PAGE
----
Some may remember The Informant! as a comical-crime film about a guy who became an FBI informant to save himself when his company came under investigation, only to be scandalized in the process. However, The Informant! is based on the true story of Mark Whitacre, former president of the BioProducts Division at ADM (Archer Daniels Midland), who was the highest-level corporate executive in US history to become a whistleblower for the FBI. After cooperating as a witness for three years, Whitacre was found out for embezzling $9.5 million during the same time he assisted in the federal investigation on ADM for price-fixing.
The mid-1990s saw the rise of what was known as the lysine price-fixing conspiracy. This conspiracy was established to raise the price of lysine, an amino acid that’s added to animal feed. Five companies were involved, including ADM, Japanese companies Ajinomoto and Kyowa Hakko Kogyo, and Korean companies Sewon American Inc. and Cheil Jedang Ltd. Together they managed to raise lysine prices to 70% within their first nine months of cooperation. The foreign companies made a deal with the U.S. Department of Justice Antitrust Division from September through December 1996. Each Asian firm pleaded guilty as part of a plea bargain to aid the investigation against ADM.
As a result, the investigation yielded a record of $105 million in criminal fines and a $70 million fine against ADM. The firm was also fined an additional $30 million for its participation in a separate conspiracy in the critic acid market and had to pay a total fine of $100 million. After a ten-week jury trial, three executives from ADM were convicted in September 1998. Buyers of lysine in the United States and Canda sued and recovered $80 to $100 million in damages from the five cartel members, and ADM paid $38 million to settle mismanagement suits by its shareholders.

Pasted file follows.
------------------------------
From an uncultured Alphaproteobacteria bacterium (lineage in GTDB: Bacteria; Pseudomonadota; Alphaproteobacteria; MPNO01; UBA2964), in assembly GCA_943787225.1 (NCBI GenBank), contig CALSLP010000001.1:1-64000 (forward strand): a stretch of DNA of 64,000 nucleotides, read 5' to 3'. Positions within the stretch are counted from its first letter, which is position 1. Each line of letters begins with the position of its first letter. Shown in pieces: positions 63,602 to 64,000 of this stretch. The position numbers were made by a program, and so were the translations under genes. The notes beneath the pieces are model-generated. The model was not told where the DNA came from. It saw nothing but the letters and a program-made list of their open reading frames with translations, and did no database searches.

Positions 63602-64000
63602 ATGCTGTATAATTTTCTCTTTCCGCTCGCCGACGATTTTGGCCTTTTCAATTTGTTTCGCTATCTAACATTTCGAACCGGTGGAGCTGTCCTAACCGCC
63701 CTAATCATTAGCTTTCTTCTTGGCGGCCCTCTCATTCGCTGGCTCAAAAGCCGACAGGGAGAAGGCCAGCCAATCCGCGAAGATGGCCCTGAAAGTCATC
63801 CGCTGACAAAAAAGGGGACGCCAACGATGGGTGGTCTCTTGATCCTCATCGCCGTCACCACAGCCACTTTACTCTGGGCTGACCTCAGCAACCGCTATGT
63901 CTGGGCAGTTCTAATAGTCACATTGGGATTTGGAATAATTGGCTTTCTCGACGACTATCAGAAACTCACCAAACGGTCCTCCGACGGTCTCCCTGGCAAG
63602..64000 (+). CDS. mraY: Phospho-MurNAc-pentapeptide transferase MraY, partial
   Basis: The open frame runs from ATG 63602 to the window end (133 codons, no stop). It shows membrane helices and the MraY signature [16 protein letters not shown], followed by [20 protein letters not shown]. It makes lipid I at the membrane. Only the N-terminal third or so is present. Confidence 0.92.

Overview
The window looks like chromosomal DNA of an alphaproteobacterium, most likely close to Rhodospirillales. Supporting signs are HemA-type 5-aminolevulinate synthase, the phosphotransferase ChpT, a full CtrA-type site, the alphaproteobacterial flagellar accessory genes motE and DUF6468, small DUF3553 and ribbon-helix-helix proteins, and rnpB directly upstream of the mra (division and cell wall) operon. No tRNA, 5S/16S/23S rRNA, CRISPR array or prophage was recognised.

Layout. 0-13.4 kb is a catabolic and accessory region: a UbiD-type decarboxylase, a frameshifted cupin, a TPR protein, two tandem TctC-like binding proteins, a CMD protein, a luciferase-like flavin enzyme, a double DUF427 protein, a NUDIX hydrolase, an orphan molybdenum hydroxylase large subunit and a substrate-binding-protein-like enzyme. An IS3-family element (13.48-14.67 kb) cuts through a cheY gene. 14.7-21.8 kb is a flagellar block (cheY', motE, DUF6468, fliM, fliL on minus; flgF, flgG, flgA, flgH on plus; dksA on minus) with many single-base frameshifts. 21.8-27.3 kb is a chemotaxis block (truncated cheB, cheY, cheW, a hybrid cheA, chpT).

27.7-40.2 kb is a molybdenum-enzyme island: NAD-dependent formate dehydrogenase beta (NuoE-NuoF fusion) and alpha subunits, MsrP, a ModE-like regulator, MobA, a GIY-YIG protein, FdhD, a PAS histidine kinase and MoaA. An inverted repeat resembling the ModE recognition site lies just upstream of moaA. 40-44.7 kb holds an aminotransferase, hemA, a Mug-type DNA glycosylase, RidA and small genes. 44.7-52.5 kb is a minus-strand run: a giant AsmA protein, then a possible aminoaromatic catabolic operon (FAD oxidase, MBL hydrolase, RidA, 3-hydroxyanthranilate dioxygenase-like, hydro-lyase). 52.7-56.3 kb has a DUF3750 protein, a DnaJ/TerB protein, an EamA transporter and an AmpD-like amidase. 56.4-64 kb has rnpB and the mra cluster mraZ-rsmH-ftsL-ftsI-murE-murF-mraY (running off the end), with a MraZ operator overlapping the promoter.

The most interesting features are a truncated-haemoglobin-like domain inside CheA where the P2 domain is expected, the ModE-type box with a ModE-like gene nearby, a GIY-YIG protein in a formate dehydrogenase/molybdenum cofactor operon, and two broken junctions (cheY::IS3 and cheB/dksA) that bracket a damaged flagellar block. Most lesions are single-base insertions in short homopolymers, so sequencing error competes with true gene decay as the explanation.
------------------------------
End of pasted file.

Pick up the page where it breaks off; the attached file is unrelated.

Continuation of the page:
This film was directed by Steven Soderbergh, whose previous resume included the Ocean‘s trilogy and Erin Brockovich, and written by Scott Z. Burns. Kurt Eichenwald wrote and published a nonfiction novel of the same name in August 2000. The film stars Matt Damon as Mark Whitacre, who lives in the nice suburban neighborhood in Decatur, Illinois with his wife and three kids. We get to see two events. In the first event we see Whitacre as a company man who becomes an informant for the FBI, thinking he’ll take over ADM once “the bad guys” are put away. In the second event, Whitacre’s actions seems to fall apart and everything is finally revealed. Turns out he suffered from bipolar disorder.
As we follow Whitacre, it’s clear that something isn’t right from the start. He repeatedly provides FBI agents Brian Shephard (Scott Bakula) and Robert Herndon (Joel McHale) with false information and then comes clean about it later. We get to hear his rambling thoughts throughout the film, which oscillate between irrelevance, defensiveness, and grandiosity. As the lies and contradictions continue to build, his wife Ginger (Melanie Lynskey), the FBI, and even Whitacre’s lawyers stop trusting his word as no one can really tell what’s real and what’s not anymore. His own infractions soon come to light and Whitacre ends up going to jail with a lengthier sentence than his partners-in-crime.
By the end, we see that Whitacre made a plea for a presidential pardon and seems to have received psychological help. When he tells Herdon that he accepts responsibility for his embezzlement of $11.5 million (previously stated as $9.5 million) and then claims to not know the exact amount, neither Herndon nor the audience is left with any faith in his reformation.
Not only did the film and Mark Whitacre himself shed light on the crime of corporate espionage/sabotage, but also how not all problems, like mental illnesses, are visible. The film came in at #2 behind Cloudy with a Chance of Meatballs and grossed over $41 million at the box office. It earned a fresh rating of 80% from Rotten Tomatoes and a 4 out of 4 from Roger Ebert.
In conclusion, The Informant! is an excellent film. Matt Damon did an outstanding job portraying both sides of Whitacre and Soderbergh’s style of rich, urban settings, natural lighting, and fast-paced working environments really shined through. Although the film is supposed to be a comedy, don’t expect any hard laughs. The issues this film depicts are very serious and may come off as awkward or even uncomfortable at times. One thing I can take away from this film is to trust your gut feeling. If something seems off about something, then more than likely you may be right.